The National Guidelines for Workplace Suicide Prevention were developed by the American Association of Suicidology, the American Foundation for Suicide Prevention and United Suicide Survivors International – with input from experts in human resources, employment law and employee assistance; labor and safety leaders; and workers who have experienced a suicide crisis on the job.
In 2018, the groups conducted an online survey of 256 people from 41 states and found that 46% of the respondents said they knew at least one friend, co-worker or family member who had attempted suicide, while 43% reported having lost at least one friend to suicide. Additionally, a 2018 analysis from the Centers for Disease Control and Prevention concluded that suicides among the U.S. working age population rose 34% from 2000 to 2016.
According to the groups, the guidelines – part of an 88-page report – are applicable to small and large employers in all industries and throughout the public and private sectors. They:
Give employers and professional associations an opportunity to pledge to engage in the suicide prevention effort. To sign the pledge, go to WorkplaceSuicidePrevention.com.
Demonstrate an implementation structure for workplace best practices in a comprehensive, public health approach.
Provide data and resources to advance the cause of workplace suicide prevention.
Bring together diverse stakeholders in a collaborative public-private model.
Make recommendations for easily deployed tools, trainings, and resources for short-term action and comprehensive and sustained energy.
“We aim to change the culture of workplaces to reduce elements that cause job strain like sleep disruption, job insecurity and low job control – things shown to be connected to suicide risk,” AAS Executive Director Colleen Creighton said in a press release. “We know these guidelines will not only save lives, but will also alleviate intense emotional suffering by making changes to systems while helping individuals in the workplace.”
Boston — People injured at work are more likely to die of suicide or a drug overdose when the injury requires at least a week off, results of a recent study led by researchers from the Boston University School of Public Health show. Read more»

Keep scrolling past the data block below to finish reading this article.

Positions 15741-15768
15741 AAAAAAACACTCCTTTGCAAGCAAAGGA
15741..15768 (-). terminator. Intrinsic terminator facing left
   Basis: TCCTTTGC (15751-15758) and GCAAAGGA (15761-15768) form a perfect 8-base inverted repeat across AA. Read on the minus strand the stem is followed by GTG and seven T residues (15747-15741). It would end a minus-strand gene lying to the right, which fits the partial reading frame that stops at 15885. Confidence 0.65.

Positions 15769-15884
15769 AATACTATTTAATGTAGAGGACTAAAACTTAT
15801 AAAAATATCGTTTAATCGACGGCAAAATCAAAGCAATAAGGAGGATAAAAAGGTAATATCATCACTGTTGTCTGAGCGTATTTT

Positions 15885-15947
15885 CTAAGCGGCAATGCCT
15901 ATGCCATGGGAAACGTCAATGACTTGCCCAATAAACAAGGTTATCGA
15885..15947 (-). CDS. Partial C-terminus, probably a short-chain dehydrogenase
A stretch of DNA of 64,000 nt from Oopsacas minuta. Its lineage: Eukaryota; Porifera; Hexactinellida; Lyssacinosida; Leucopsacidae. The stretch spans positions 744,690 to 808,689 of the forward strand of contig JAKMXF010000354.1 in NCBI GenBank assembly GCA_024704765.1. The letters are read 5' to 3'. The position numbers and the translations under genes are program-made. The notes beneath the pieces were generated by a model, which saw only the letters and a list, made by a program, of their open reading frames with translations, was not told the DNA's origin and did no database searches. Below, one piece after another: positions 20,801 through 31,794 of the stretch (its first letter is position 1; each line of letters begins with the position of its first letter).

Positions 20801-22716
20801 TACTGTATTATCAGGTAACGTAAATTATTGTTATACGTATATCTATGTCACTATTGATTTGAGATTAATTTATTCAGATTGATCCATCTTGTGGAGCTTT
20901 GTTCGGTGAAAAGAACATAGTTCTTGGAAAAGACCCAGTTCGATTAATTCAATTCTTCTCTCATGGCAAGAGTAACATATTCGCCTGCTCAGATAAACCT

Dallas — Millennial workers are more likely to contemplate suicide than any other age group – including up to five times more so than baby boomers – results of a recent analysis indicate.
Researchers at Catapult Health, a national preventive health care provider, looked at more than 157,000 patient records, including data from checkups conducted by the company at workplaces across 44 states.
They found that, of the patients younger than 30, 2.3 per 1,000 reported not only considering suicide, but also having a plan to carry it out. For workers 60 and older, that rate was 0.4 per 1,000 and, across all age groups, the average was 0.86.
“The numbers may seem small,” Catapult CEO David Michel said in a May 1 press release, “but if your company has 5,000 employees, that means that at any given moment four of them are probably seriously considering suicide, and the number is higher if you employ more younger workers.”
According to the Centers for Disease Control and Prevention, suicide is the second leading cause of death among millennials and the 10th leading cause of death in the United States.
In addition, workers younger than 30 are significantly more likely to experience depression than older employees, Catapult states.
“It is imperative that employers help their employees recognize depression and provide the resources to overcome it,” Michel said in the release.